PD-L/PD-L1 bandwagon rolls out of ASCO the clear winner
News flow from the ASCO meeting has been dominated by the PD-L/PDL-1 compounds being developed by Bristol-Myers Squibb, Merck & Co., Roche and AstraZeneca. Data presented at the annual oncology event confirmed Bristol-Myers Squibb's current leadership in this race, but also boosted sentiment for Merck's product with the company indicating aggressive timelines for next-stage clinical trials.
Writing for The Street, Adam Feuerstein highlighted five charts that demonstrated why Bristol-Myers Squibb's nivolumab and Merck's lambrolizumab 'won' at ASCO. Feuerstein cites the long survival 'tail' of these therapies, tumour shrinkage rates, durability of response and the sheer size of the lung cancer market as key reasons why enthusiasm for the PD-L/PD-L-1 products is so high.
There are a number of sub-texts attached to the PD-L/PD-L1 development race – a notable one being the slightly different approach taken by current race leaders Bristol-Myers Squibb and Merck – and the long standing oncology research leader Roche. FirstWord’s own analysis of this dynamic suggests it is too early to write the Swiss player off – but should Roche lose further ground to its US rivals it will be interesting to see what impact this has on investor sentiment. Likewise, Merck's new head of R&D – Roger Perlmutter – has entered centre stage with investor expectations low. Nevertheless, it looks like Perlmutter should be strapping himself in for an interesting few years ahead as he oversees development of one of the industry's most eagerly anticipated products.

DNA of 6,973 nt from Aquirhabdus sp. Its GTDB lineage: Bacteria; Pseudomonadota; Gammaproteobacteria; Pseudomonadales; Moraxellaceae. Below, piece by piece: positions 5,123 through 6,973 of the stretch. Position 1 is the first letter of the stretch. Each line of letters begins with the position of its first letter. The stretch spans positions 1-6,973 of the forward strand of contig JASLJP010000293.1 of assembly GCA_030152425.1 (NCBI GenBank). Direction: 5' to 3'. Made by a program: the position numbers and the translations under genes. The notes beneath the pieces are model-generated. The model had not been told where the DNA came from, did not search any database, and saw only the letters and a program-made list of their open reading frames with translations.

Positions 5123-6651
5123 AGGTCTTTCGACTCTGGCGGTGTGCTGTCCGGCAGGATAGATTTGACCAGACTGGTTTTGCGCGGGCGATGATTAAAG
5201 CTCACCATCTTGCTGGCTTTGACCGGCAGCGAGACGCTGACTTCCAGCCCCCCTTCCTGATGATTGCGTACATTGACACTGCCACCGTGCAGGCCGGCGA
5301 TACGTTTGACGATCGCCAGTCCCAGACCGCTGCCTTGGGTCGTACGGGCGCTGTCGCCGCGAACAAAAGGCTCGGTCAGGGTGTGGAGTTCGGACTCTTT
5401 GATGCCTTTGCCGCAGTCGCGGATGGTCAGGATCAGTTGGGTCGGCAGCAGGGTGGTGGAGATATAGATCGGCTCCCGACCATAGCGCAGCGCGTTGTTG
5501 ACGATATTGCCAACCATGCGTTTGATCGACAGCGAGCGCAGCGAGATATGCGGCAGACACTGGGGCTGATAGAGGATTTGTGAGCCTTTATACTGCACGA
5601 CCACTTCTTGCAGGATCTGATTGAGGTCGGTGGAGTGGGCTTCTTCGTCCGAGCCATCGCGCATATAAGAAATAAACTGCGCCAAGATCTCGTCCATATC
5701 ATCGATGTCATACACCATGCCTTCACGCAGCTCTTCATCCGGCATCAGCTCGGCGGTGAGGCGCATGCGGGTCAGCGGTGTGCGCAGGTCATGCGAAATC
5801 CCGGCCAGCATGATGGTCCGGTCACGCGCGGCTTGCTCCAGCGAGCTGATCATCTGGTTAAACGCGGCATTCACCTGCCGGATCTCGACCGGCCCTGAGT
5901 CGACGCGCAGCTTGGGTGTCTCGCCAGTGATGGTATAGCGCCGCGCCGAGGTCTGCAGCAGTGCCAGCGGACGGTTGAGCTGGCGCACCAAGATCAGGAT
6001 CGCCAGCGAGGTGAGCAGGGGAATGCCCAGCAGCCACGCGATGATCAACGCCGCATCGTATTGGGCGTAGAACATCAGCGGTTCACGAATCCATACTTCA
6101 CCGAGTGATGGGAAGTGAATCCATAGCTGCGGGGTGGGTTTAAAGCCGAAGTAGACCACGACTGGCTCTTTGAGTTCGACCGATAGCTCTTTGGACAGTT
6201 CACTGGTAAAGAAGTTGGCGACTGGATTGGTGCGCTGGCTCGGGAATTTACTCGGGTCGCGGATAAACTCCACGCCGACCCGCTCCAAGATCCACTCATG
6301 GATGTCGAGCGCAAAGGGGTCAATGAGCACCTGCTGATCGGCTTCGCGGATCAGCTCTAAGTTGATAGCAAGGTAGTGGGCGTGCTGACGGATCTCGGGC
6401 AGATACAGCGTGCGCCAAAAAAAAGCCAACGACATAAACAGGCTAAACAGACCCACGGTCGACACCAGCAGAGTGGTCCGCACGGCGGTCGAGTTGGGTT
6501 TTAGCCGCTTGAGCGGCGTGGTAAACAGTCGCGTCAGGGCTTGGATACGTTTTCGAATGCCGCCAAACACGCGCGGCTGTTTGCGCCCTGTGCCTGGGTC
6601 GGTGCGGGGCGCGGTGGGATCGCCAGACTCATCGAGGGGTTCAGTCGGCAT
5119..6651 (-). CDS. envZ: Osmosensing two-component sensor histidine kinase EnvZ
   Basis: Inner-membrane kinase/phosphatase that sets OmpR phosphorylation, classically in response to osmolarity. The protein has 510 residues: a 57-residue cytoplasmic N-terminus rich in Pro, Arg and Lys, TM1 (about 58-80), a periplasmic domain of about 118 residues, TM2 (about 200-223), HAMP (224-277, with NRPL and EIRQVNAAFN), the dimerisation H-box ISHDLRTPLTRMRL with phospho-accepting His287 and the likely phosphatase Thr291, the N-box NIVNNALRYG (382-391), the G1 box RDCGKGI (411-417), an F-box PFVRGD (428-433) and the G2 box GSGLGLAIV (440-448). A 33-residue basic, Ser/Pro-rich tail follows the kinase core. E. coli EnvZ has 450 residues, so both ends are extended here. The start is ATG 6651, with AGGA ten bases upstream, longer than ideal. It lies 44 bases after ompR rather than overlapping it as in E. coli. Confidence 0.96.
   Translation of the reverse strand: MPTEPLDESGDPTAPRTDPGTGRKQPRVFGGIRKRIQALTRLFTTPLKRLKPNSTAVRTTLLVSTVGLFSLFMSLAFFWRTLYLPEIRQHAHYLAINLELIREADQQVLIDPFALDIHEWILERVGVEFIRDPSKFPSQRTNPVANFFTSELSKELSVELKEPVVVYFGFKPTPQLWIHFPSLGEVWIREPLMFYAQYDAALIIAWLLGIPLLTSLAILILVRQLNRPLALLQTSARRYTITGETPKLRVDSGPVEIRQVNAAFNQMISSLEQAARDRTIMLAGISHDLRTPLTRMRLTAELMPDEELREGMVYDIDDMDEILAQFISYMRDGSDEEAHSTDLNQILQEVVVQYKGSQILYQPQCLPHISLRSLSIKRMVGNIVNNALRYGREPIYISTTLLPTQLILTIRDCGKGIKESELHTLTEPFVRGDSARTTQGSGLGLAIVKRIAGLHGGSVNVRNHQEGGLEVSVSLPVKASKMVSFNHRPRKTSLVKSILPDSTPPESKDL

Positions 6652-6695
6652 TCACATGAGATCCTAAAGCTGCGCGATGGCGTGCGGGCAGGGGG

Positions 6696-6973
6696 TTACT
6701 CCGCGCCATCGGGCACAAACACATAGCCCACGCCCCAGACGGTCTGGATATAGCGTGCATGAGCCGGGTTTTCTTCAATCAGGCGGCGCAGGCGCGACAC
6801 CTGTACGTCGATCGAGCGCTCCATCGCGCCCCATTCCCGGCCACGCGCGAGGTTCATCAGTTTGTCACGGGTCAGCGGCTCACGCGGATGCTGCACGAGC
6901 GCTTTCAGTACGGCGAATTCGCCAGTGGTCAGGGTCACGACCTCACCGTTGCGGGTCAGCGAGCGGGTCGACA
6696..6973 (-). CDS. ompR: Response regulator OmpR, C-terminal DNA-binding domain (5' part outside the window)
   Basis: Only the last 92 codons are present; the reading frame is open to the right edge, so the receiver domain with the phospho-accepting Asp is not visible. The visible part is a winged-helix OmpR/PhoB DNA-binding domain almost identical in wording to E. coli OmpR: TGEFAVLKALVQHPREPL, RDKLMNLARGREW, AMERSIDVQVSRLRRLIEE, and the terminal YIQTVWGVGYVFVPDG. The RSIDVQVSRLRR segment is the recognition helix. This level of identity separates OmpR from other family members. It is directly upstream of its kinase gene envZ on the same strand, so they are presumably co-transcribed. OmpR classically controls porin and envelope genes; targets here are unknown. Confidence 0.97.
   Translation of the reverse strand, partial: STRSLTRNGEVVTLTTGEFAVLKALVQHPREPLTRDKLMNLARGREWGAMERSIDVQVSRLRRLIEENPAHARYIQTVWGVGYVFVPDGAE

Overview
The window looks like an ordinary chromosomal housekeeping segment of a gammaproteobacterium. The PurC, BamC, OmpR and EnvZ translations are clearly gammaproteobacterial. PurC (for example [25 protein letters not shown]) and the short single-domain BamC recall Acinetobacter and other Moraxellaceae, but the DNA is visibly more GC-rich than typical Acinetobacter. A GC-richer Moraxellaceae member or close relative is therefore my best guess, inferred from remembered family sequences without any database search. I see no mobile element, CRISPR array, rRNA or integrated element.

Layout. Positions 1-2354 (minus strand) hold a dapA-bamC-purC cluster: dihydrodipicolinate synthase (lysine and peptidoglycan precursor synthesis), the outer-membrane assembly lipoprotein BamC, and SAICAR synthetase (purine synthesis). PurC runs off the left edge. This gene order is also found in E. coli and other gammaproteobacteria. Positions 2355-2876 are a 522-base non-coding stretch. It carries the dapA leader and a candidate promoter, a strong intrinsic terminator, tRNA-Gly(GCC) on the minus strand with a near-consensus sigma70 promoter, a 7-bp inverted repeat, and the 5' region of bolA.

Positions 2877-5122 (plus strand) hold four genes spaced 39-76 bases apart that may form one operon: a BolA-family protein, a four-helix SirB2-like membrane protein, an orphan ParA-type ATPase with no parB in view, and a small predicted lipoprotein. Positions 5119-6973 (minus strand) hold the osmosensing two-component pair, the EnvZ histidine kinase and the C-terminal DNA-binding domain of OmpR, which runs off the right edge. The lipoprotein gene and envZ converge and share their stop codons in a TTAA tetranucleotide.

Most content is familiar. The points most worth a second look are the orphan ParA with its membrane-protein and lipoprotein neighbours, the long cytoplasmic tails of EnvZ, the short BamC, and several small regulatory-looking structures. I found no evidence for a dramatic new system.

Do new drugs work better than old ones?
Somewhat offsetting the positive sentiment surrounding potential breakthrough treatments at ASCO, results of a new study published in the Health Affairs journal suggest that older medications are often not only cheaper (by virtue of being available generically), but are often more effective than modern therapies. The study analysed 315 placebo-controlled studies that were published in four of the leading medical journals between 1966 and 2010. On average, earlier drugs were more effective versus placebo compared to newer therapies.
As the industry moves away from the blockbuster model that dominated Big Pharma growth strategies of the past two decades, drug companies are not only producing less me-too therapies, but seeing the requirement to develop more innovative products shaped by the growing influence of the payer. The FDA's approval rate for new chemical entities in 2012 triggered much enthusiasm, but it remains to be seen if the industry can deliver a sustained trend. See FirstWord Lists: The drugs that will shape 2013 – new/recent launches.
This week also saw AstraZeneca and Sanofi both end the development of drug candidates in late-stage testing, illustrating that costly setbacks are still occurring. Management rhetoric would suggest that Big Pharma understands a 'kill early' strategy is necessary to both reduce its number of later-stage setbacks and maintain steadily improving innovation rates. However, whether such a lesson is yet ingrained, remains conjecture. For further analysis see ViewPoints: As AstraZeneca, Sanofi scrap late-stage assets, Big Pharma gets a reminder that not everything goes to plan.
FDA looks to improve product development process via data sharing initiative